Above average temperatures were felt across the entire Great Lakes region this week, with some areas experiencing temperatures in the upper 80s.  Almost the entire region saw significant precipitation on Tuesday and Wednesday. Several rounds of severe thunderstorms blasted through southern Michigan and northern Indiana on Wednesday, bringing heavy rain, wind gusts up to 72 miles an hour, and a few tornadoes. Temperatures in the Great Lakes region will generally remain above average this weekend.  In addition, more showers are expected throughout much of the Great Lakes basin this weekend. Although the region is expected to be dry early next workweek, all of the Great Lakes have experienced well above average precipitation this month.

Lake Level Conditions

Due to the very wet weather this month across the Great Lakes basin, each Great Lake is higher than they were at the beginning of the month.  Lakes Superior and Michigan-Huron, in particular, have risen significantly in June compared to their rises in April and May. However, Lakes Superior and Michigan-Huron are 6 and 8 inches, respectively, lower than their levels of a year ago.  Lakes St. Clair, Erie and Ontario are 7 to 11 inches below last year's levels.  Over the 30 days, Lake Superior is forecasted to climb 3 inches, while Lake Michigan-Huron will rise 1 inch.  Lakes St. Clair and Erie are expected to fall 1 and 3 inches, respectively, but Lake Ontario will rise an inch in the next month.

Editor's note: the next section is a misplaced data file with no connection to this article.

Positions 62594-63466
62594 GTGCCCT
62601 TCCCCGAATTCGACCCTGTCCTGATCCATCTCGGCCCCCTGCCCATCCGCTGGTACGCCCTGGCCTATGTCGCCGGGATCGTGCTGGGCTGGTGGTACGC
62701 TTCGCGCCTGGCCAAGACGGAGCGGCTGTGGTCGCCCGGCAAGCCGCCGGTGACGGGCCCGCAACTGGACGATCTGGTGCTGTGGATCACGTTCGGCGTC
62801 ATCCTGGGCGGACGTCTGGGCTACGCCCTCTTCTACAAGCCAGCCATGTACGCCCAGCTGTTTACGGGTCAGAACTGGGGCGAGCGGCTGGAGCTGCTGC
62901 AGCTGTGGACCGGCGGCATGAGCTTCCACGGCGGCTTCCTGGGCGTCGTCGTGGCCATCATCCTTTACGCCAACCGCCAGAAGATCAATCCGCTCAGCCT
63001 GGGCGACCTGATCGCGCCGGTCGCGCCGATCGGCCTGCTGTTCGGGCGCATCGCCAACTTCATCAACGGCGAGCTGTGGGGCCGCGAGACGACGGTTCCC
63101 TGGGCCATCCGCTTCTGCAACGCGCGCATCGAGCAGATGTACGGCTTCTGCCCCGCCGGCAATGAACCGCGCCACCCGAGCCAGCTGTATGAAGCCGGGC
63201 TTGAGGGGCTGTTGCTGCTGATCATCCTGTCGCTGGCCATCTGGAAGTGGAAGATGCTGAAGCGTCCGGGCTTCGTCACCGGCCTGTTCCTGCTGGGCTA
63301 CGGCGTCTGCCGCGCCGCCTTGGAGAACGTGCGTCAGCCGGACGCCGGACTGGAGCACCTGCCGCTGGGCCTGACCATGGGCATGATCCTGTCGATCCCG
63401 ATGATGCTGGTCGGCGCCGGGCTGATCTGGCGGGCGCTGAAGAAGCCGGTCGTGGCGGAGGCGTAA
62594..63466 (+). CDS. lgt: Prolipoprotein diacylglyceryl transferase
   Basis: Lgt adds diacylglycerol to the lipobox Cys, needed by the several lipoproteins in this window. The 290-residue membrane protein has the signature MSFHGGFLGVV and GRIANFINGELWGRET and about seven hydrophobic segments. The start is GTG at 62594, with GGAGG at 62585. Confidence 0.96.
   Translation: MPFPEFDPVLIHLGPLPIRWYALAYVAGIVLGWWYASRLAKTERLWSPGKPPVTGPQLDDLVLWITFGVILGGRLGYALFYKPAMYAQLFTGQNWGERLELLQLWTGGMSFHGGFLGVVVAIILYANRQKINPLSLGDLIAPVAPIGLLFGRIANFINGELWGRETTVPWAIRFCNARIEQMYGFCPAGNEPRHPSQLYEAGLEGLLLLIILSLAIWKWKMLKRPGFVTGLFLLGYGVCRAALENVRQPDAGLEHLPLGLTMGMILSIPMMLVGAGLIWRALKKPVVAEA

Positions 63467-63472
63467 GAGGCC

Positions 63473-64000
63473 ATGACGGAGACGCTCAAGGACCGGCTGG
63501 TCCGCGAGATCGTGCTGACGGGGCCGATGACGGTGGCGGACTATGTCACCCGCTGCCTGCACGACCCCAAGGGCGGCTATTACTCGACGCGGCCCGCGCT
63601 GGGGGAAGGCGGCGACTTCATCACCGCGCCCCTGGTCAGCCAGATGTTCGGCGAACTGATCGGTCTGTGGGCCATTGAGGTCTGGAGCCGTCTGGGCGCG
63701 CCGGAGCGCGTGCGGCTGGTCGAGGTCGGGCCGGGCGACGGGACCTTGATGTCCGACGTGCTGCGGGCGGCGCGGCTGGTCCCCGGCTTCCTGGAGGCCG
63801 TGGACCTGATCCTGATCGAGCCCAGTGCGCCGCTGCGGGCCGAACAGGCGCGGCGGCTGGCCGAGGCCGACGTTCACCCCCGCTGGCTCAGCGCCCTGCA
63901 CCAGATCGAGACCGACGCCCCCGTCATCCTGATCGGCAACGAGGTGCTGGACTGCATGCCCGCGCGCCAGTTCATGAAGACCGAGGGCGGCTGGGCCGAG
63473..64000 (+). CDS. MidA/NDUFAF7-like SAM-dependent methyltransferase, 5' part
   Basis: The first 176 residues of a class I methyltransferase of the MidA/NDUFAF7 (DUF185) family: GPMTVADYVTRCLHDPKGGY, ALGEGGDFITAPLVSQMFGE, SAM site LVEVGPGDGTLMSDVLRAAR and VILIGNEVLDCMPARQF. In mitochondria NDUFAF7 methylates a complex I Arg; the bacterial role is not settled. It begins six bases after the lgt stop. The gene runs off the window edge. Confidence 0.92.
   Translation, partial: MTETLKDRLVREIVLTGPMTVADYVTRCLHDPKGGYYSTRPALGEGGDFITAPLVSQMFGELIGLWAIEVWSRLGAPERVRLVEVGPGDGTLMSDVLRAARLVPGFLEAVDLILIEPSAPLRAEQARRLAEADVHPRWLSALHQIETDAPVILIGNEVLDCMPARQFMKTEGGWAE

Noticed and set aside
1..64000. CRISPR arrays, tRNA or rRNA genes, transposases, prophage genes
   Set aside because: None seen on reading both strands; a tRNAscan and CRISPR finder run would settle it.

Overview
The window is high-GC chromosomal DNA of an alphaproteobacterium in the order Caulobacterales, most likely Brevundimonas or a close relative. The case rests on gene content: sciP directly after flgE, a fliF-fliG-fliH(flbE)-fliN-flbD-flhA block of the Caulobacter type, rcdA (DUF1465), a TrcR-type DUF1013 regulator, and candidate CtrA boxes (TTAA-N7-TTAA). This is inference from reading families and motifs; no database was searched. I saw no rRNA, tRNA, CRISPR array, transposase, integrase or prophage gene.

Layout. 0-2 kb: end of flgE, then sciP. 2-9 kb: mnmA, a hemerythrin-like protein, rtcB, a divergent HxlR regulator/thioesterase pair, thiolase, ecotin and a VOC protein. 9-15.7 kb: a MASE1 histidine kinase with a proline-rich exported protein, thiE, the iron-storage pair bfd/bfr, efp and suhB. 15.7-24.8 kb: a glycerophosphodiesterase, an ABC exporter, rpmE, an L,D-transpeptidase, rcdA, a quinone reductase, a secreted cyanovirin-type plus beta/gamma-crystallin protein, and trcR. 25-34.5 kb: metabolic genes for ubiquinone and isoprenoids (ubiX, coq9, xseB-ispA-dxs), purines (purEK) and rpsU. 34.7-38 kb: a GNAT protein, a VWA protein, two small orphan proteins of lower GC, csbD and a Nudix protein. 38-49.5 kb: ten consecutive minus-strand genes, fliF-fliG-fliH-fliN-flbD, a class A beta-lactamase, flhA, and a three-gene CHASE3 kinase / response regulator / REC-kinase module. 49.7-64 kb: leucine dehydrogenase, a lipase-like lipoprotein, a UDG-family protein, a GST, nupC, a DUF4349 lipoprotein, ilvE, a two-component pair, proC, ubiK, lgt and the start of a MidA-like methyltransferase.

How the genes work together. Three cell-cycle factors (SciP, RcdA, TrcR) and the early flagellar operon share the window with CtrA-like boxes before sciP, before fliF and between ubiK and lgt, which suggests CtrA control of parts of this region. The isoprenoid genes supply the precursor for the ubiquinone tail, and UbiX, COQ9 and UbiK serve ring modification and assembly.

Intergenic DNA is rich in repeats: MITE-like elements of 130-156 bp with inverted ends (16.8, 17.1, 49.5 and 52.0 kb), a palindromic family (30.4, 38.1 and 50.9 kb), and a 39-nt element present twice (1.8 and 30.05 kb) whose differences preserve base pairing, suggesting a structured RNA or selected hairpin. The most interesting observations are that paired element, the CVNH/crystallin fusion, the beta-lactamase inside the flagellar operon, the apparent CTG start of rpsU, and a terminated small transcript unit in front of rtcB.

Forecasted June Outflows/Channel Conditions

The outflows from both Lake Superior into the St. Mary's River and Lake Huron into the St. Clair are forecasted to be below average during the month.  Near average outflow is expected from Lake St. Clair into the Detroit River and Lake Erie into the Niagara River.  The flow in the St. Lawrence River is forecasted to be below average throughout the month of June.

Alerts:  Users of the Great Lakes, connecting channels and St. Lawrence River should keep informed of current conditions before undertaking any activities that could be affected by changing water levels.  Mariners should utilize navigation charts and refer to current water level readings.